We have a Constitution and a Union primarily because George Washington, Benjamin Franklin, and Robert Morris sat in the convention that devised our great document.

As John Kennedy ended his chapter on Robert Morris, he said, "We are living here on his beautiful farm, the famous Holland Land purchase, and more famous still by having had for its first owner the patriot Robert Morris." 

John Kennedy and Robert Morris are still remembered today, with the John Kennedy Intermediate School on Vine Street and the  Robert Morris Primary School on Union Street. What is impressive is that John Kennedy had the foresight in the 1800s to write about Robert Morris' legacy in the hopes that he would be remembered as a true patriot.  

John Kennedy has to be acknowledged not only for the many books to his name but for his outstanding reputation as the school superintendent for the Village of Batavia. His system emphasized individual instruction of students, which was copied by school districts nationwide.


City School officials review procedures after John Kennedy student left school building

By Howard B. Owens
Sep 28, 2018, 5:30pm

Press release:

On Thursday, Sept. 27, at Jackson Primary School, a first-grade student left the building and started walking home. School officials immediately instituted their Emergency Procedures and contacted the police.

The child was located shortly thereafter and was returned safely to school.

The District immediately reviewed its procedures to determine how this incident occurred and have made the necessary changes. Student safety is the top priority in The Batavia City School District and will always take the appropriate measures to protect them.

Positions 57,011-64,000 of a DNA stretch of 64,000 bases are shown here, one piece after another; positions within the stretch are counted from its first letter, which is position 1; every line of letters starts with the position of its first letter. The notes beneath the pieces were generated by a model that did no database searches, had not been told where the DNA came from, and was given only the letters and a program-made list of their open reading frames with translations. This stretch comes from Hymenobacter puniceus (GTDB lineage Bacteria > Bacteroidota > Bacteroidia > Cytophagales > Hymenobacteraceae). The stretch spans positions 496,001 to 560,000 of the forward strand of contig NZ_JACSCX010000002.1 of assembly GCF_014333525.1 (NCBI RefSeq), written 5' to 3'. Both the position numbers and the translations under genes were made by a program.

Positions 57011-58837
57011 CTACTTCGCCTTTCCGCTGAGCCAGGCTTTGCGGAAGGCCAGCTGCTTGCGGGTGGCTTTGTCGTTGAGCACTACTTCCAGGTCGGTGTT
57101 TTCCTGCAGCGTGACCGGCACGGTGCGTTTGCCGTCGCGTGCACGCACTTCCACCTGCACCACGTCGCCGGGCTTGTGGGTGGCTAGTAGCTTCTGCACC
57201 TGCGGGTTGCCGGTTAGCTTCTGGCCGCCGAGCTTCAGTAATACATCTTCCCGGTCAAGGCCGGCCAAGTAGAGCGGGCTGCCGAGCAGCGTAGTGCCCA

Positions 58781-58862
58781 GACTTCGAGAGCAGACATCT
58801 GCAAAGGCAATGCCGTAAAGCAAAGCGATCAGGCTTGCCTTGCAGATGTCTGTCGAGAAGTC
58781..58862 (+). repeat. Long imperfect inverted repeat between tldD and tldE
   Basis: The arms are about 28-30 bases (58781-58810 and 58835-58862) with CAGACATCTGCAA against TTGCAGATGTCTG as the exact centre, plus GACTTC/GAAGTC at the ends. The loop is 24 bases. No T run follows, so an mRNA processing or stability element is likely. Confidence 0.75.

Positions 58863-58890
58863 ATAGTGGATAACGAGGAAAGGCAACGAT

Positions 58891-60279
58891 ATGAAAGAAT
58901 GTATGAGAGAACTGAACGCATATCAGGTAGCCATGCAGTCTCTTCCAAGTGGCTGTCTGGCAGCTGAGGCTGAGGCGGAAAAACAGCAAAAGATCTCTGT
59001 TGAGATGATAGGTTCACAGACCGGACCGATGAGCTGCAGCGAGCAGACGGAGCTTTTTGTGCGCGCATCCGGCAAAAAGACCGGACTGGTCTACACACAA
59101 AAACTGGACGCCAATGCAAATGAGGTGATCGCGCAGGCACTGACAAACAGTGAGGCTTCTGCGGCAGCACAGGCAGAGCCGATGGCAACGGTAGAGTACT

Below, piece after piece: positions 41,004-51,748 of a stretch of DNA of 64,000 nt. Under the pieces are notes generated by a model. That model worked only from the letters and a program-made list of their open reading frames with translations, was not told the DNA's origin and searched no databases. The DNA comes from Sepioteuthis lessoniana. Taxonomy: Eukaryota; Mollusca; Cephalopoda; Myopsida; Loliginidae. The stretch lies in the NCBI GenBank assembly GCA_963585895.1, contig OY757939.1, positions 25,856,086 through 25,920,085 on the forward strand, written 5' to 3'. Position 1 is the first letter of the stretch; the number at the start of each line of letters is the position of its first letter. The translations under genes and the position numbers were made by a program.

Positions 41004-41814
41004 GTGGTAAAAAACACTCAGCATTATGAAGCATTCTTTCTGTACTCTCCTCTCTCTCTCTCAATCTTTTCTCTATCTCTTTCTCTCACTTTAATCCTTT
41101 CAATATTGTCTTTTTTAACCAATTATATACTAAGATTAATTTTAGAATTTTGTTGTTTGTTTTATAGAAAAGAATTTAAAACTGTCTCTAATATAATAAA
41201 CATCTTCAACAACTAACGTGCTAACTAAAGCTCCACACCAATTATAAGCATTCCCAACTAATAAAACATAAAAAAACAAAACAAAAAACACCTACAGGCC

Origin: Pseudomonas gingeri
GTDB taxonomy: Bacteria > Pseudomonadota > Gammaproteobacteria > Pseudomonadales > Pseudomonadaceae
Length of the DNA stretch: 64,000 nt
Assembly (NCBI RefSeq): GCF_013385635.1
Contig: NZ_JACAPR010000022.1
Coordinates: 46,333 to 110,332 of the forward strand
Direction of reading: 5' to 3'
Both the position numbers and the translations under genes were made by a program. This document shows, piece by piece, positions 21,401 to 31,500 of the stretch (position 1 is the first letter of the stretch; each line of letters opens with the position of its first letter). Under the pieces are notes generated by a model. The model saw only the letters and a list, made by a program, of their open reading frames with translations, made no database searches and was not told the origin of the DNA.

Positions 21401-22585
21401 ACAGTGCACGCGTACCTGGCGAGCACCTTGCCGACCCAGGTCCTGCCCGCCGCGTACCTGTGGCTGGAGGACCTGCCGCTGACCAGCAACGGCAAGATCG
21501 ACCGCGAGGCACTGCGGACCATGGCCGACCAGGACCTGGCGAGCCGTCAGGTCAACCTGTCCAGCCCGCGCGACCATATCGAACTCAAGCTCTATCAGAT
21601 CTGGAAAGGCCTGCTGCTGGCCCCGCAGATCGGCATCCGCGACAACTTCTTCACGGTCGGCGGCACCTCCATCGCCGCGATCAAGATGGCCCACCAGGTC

John Kennedy: Number 24 in "What Made Genesee County Famous"

By Philip Anselmo
Jun 20, 2008, 3:34pm

Last week, the Holland Land Office Museum announced the first "thing" to make the list of the "Twenty-Five Things That Made Genesee County Famous," a six-month countdown of the oddities, happenings, dudes, dames, places and episodes in history that put our lovely county on the map — and you thought a cartographer did that, ha ha ha.

Some of us were a little surprised to find that the New York State Thruway eked its way onto the list, even if it was onto the bottom rung of the ladder. I don't know about the rest of you, but whenever I hear "thruway," I tend to cringe. I remember that it costs about a buck and a quarter to get from Henrietta to Batavia on that gum-stained stretch of barren road that has about as much of a personality as a sleeping Parisian. But even the not-so-pretty things sometimes warrant a niche in our collective history. Take Louis XIV, for example.

So... what is Number 24, you ask? Or should we say who?

Why, it's none other than Mr. John Kennedy, that paragon of pedagogy, that eponymous father to Batavia's grade school, that Englishman turned Midwestern calvaryman who came to Batavia in 1890 to take over as superintendent of schools.

As HLOM Director Patrick Weissend writes of Kennedy: "Visitors to Genesee County often think the elementary school on Vine Street in the City of Batavia is named after the 35th President of the United States, but even the kindergarteners attending the school will correct you and tell you its “JK” not JFK."

Be sure to visit the Holland Land Office Museum Web site to keep up with the other 23 "things" forthcoming. And be sure to check back with The Batavian next Friday to hear about Number 23.